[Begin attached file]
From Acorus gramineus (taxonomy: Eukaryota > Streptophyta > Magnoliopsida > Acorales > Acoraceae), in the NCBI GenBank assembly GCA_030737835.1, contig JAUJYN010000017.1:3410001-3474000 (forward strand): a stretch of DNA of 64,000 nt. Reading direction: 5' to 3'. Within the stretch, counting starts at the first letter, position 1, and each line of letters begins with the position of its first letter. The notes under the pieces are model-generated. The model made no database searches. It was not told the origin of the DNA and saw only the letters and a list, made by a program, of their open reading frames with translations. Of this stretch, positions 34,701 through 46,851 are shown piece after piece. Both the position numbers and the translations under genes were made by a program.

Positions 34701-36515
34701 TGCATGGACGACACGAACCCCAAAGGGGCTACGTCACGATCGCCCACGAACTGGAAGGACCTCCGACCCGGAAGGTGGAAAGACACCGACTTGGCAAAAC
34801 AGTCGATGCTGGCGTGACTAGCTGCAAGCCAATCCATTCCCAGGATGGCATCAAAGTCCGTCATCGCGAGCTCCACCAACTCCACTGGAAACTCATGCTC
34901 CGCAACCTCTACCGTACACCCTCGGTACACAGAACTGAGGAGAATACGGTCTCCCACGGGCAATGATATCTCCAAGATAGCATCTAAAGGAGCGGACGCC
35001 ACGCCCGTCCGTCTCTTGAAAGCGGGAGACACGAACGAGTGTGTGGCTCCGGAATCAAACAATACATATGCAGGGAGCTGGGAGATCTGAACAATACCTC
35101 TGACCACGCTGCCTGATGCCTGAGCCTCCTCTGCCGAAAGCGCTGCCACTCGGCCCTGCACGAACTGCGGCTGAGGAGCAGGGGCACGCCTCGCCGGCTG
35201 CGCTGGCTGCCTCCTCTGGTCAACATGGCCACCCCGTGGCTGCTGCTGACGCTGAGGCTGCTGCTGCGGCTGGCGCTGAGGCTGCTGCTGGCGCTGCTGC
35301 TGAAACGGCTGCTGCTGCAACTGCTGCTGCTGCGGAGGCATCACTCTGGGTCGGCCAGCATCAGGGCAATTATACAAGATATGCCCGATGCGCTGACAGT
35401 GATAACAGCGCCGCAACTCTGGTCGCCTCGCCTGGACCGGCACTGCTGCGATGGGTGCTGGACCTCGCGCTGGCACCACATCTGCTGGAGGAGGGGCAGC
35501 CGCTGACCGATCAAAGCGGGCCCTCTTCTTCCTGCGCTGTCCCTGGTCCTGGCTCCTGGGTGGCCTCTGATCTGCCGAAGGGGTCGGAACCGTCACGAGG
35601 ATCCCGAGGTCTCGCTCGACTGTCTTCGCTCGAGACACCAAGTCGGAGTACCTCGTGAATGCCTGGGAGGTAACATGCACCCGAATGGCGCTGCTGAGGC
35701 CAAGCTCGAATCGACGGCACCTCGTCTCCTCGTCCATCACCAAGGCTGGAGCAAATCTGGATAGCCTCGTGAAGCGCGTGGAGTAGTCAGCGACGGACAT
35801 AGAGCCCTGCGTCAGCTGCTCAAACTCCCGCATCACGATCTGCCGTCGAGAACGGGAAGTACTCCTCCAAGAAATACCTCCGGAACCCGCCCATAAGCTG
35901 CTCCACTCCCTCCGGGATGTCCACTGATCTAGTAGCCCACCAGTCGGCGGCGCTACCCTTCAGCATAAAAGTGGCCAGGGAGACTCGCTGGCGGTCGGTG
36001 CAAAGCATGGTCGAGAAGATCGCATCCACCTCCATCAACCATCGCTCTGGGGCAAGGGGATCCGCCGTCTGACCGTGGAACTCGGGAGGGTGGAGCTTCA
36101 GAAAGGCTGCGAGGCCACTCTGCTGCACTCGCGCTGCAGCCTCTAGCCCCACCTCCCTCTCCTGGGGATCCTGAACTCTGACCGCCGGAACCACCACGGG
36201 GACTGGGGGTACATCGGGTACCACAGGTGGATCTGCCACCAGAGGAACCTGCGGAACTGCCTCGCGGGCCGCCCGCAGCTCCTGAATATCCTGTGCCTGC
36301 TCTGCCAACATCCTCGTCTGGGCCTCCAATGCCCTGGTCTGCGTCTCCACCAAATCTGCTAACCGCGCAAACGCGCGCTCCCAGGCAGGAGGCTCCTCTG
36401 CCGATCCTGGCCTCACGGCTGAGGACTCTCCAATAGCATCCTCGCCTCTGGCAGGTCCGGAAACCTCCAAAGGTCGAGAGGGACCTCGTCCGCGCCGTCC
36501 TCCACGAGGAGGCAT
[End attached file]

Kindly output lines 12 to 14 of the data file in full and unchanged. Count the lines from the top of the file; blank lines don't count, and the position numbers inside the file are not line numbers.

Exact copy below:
35601 ATCCCGAGGTCTCGCTCGACTGTCTTCGCTCGAGACACCAAGTCGGAGTACCTCGTGAATGCCTGGGAGGTAACATGCACCCGAATGGCGCTGCTGAGGC
35701 CAAGCTCGAATCGACGGCACCTCGTCTCCTCGTCCATCACCAAGGCTGGAGCAAATCTGGATAGCCTCGTGAAGCGCGTGGAGTAGTCAGCGACGGACAT
35801 AGAGCCCTGCGTCAGCTGCTCAAACTCCCGCATCACGATCTGCCGTCGAGAACGGGAAGTACTCCTCCAAGAAATACCTCCGGAACCCGCCCATAAGCTG